ETFs often split their stock in order to increase liquidity, which is another reason for doing so. Because more shares are being bought and sold, the trading volume of an ETF can increase, which in turn leads to the ETF becoming more liquid. When stocks split, it's common for investors to experience increased liquidity. There are now more shares available on the market, which has resulted in prices falling. Both of these modifications make it simpler for shareholders to sell their shares. When a company splits its shares, it makes it possible for more investors to purchase those shares. The purchase of additional shares results in an increase in the amount of cash that is brought into the company. The ETF can continue its operations and effectively manage its finances as a result of these additional cash flows.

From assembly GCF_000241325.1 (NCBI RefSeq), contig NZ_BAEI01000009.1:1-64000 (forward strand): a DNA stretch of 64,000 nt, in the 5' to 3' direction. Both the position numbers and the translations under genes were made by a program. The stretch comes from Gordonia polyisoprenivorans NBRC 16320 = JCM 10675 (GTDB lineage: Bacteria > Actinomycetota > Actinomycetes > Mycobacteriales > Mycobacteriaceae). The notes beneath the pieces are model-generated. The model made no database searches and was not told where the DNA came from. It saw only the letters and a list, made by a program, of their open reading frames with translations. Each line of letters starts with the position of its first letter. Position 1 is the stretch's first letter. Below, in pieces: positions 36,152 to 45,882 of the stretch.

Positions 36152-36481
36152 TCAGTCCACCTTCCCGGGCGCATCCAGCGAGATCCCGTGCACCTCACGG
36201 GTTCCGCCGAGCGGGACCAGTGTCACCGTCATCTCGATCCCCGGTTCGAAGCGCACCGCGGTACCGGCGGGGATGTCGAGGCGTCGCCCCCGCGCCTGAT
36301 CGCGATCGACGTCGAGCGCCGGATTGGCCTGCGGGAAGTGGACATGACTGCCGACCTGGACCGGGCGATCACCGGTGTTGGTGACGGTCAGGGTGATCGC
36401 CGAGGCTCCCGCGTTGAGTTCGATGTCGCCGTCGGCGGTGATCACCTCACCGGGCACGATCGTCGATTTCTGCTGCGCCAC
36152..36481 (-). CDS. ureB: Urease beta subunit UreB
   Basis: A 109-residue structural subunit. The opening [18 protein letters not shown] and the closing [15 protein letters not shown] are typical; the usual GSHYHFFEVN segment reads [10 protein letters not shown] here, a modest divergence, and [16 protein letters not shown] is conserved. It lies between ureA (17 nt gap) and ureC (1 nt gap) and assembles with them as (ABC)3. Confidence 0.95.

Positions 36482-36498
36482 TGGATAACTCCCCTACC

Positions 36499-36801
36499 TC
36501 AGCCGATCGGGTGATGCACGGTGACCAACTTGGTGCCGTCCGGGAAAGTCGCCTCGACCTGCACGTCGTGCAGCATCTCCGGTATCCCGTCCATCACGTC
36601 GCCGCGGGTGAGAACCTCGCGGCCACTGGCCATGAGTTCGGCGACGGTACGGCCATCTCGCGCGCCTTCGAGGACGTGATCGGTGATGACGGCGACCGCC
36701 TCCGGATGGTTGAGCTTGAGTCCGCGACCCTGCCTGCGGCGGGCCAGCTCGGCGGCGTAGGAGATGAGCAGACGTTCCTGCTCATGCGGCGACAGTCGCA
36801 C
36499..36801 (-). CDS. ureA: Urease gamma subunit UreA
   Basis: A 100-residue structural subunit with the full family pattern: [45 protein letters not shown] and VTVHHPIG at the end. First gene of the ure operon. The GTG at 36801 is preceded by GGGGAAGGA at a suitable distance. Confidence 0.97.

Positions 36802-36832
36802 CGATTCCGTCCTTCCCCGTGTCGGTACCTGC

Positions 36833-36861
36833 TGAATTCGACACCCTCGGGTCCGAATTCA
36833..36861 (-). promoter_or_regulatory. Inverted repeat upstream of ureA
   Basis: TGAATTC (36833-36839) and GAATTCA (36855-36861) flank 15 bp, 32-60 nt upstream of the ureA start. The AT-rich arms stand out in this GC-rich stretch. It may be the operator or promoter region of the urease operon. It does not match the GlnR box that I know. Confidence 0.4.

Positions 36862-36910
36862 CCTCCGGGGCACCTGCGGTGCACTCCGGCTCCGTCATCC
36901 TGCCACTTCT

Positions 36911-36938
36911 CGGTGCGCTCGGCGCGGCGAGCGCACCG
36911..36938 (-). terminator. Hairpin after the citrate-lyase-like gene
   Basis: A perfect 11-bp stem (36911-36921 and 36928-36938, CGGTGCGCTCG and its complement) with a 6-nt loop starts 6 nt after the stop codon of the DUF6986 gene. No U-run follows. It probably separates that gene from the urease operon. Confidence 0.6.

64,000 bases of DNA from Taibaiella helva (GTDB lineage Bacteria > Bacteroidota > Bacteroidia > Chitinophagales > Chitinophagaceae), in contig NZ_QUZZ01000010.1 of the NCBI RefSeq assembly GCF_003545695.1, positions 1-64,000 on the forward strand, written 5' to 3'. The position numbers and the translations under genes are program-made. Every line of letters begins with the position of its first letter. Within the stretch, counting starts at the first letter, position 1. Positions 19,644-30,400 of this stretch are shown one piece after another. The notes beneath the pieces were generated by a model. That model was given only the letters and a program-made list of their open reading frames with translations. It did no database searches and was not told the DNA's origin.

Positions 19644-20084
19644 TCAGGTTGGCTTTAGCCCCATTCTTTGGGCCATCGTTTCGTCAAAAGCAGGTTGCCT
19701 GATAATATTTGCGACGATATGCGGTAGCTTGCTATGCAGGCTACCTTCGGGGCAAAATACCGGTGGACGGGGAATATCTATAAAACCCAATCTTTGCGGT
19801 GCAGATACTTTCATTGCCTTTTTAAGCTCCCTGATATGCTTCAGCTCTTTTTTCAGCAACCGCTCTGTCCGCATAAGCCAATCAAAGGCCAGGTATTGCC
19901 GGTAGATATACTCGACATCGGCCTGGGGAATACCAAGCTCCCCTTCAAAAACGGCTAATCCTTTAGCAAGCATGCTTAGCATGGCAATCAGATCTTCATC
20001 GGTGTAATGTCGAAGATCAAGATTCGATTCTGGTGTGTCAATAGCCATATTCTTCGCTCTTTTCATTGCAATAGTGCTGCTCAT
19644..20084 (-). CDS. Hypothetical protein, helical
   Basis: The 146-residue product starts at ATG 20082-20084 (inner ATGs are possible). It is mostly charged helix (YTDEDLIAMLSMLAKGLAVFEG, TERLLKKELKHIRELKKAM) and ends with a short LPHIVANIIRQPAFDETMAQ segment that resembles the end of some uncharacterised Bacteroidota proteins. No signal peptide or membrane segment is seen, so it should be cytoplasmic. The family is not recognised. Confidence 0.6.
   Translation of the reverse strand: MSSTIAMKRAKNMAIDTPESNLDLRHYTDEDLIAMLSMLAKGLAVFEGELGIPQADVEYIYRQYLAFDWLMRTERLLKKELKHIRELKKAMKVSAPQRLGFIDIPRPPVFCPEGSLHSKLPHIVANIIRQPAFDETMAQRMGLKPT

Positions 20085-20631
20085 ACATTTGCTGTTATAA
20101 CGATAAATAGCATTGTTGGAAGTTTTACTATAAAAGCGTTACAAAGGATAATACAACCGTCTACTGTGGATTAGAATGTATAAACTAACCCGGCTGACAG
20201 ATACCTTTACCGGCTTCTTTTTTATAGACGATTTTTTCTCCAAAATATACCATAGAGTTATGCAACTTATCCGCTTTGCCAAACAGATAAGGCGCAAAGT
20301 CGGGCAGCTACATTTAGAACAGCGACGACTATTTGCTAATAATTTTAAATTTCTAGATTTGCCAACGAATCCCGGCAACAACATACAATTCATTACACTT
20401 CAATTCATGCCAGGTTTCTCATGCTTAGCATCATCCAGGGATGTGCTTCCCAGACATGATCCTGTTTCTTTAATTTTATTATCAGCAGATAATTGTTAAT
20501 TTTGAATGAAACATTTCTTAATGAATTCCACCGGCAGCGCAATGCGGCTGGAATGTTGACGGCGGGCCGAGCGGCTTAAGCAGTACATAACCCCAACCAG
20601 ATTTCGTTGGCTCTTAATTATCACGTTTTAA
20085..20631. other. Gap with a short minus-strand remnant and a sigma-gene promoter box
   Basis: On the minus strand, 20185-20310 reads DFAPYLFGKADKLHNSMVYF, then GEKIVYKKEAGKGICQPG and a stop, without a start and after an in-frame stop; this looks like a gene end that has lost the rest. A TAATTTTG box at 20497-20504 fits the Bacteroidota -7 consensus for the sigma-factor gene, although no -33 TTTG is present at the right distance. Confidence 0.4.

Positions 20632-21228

There are emotional considerations involved in the process of splitting stocks. A stock split results in lower share prices while also increasing the total number of available shares. As a result, shareholders may find that the number of shares they owned prior to the split has increased by two or even three times. The psychological impact of a split is added fuel to the fire of trading and investing, and its primary goal is to cause spikes in trading volume and investment activity. Investors who buy and hold begin to dream of two or three times the amount of returns from the stocks; traders begin to envision profits on small price increases on more of their favourite stocks. This occurs regardless of whether the price of the stock has decreased or not.

What Is the Definition of a Reverse Split?